“What’s to say? Great paintings – people flock to see them, they draw crowds, they’re reproduced endlessly on coffee mugs and mouse pads and anything-you-like. And, I count myself in the following, you can have a lifetime of perfectly sincere museum-going where you traipse around enjoying everything and then go out and have some lunch. But … if a painting really works down in your heart and changes the way you see, and think, and feel, you don’t think, ‘oh, I love this picture because it’s universal.’ ‘I love this painting because it speaks to all mankind.’ That’s not the reason anyone loves a piece of art. It’s a secret whisper from an alleyway. Psst, you. Hey, kid. Yes, you.” Fingertip gliding over the faded-out photo – the conservator’s touch, a-touch-without-touching, a communion wafer’s space between the surface and his forefinger. “An individual heart-shock. Your dream … Vermeer’s dream. You see one painting, I see another, the art book puts it at another remove still, the lady buying the greeting card at the museum shop sees something else entire, and that’s not even to mention the people separated from us by time – four hundred years before us, four hundred years after we’re gone – it’ll never strike anybody the same way and the great majority of people it’ll never strike in any deep way at all – a really great painting is fluid enough to work its way into the mind and heart through all kinds of different angles, in ways that are unique and particular. Yours, yours. I was painted for you… fateful objects. Every dealer and antiquaire recognizes them. The pieces that occur and recur. Maybe for someone else, not a dealer, it wouldn’t be an object. It’d be a city, a color, a time of day. The nail where your fate is liable to catch and snag.”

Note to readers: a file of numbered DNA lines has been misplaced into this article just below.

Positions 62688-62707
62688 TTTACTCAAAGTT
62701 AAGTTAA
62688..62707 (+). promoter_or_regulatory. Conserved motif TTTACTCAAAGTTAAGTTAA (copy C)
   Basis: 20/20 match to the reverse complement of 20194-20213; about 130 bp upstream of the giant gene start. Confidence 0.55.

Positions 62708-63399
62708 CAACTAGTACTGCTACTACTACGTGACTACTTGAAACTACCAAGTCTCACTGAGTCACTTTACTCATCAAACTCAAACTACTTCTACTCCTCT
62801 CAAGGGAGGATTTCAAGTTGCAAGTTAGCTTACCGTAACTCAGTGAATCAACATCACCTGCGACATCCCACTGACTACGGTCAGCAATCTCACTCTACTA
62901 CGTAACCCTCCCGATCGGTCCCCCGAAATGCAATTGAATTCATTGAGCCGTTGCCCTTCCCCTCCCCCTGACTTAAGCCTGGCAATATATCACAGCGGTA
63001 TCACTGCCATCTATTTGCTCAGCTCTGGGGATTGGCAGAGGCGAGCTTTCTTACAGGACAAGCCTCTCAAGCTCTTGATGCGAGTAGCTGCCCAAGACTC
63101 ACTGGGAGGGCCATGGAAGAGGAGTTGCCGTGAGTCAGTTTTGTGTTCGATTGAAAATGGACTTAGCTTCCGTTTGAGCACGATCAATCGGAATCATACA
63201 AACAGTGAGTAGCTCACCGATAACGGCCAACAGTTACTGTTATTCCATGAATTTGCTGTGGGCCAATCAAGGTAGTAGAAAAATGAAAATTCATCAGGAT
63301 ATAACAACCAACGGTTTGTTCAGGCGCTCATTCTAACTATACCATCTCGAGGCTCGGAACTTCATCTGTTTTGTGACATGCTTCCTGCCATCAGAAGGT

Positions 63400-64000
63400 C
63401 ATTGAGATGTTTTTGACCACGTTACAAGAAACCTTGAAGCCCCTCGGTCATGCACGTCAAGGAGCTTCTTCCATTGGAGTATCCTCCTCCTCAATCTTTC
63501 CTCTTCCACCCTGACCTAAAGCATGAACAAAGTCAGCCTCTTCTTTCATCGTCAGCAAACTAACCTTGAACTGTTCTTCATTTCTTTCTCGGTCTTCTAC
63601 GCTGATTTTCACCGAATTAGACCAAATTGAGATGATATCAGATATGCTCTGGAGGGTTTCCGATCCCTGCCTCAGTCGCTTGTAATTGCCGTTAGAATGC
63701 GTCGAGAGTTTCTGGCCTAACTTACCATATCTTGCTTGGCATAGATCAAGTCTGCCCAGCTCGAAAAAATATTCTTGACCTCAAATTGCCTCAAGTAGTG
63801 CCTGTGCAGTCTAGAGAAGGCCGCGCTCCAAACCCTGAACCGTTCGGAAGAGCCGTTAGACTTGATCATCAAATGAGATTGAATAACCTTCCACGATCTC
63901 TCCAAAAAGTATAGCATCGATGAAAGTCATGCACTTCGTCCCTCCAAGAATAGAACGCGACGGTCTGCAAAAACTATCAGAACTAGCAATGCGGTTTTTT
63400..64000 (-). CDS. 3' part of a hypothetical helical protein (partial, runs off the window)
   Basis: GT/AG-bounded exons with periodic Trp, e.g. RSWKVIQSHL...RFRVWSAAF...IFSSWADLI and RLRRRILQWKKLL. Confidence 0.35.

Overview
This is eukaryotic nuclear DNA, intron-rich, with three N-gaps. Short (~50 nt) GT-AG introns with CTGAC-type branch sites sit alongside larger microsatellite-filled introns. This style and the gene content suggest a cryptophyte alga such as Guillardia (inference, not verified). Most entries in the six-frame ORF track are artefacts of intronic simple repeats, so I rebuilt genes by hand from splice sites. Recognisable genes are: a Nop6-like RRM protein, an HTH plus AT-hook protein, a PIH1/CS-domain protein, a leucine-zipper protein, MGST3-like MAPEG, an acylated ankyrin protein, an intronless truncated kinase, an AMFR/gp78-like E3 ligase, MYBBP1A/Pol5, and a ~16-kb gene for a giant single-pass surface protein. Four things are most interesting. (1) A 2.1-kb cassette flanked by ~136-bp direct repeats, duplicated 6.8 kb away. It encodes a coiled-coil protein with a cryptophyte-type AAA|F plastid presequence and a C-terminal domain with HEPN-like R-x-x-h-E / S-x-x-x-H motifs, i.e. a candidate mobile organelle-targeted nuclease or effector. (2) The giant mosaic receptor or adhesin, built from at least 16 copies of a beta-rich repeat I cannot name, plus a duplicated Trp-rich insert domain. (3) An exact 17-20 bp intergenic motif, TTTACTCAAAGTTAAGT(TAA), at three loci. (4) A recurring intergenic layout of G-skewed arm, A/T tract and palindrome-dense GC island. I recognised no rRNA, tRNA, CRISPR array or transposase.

Donna Tartt in The Goldfinch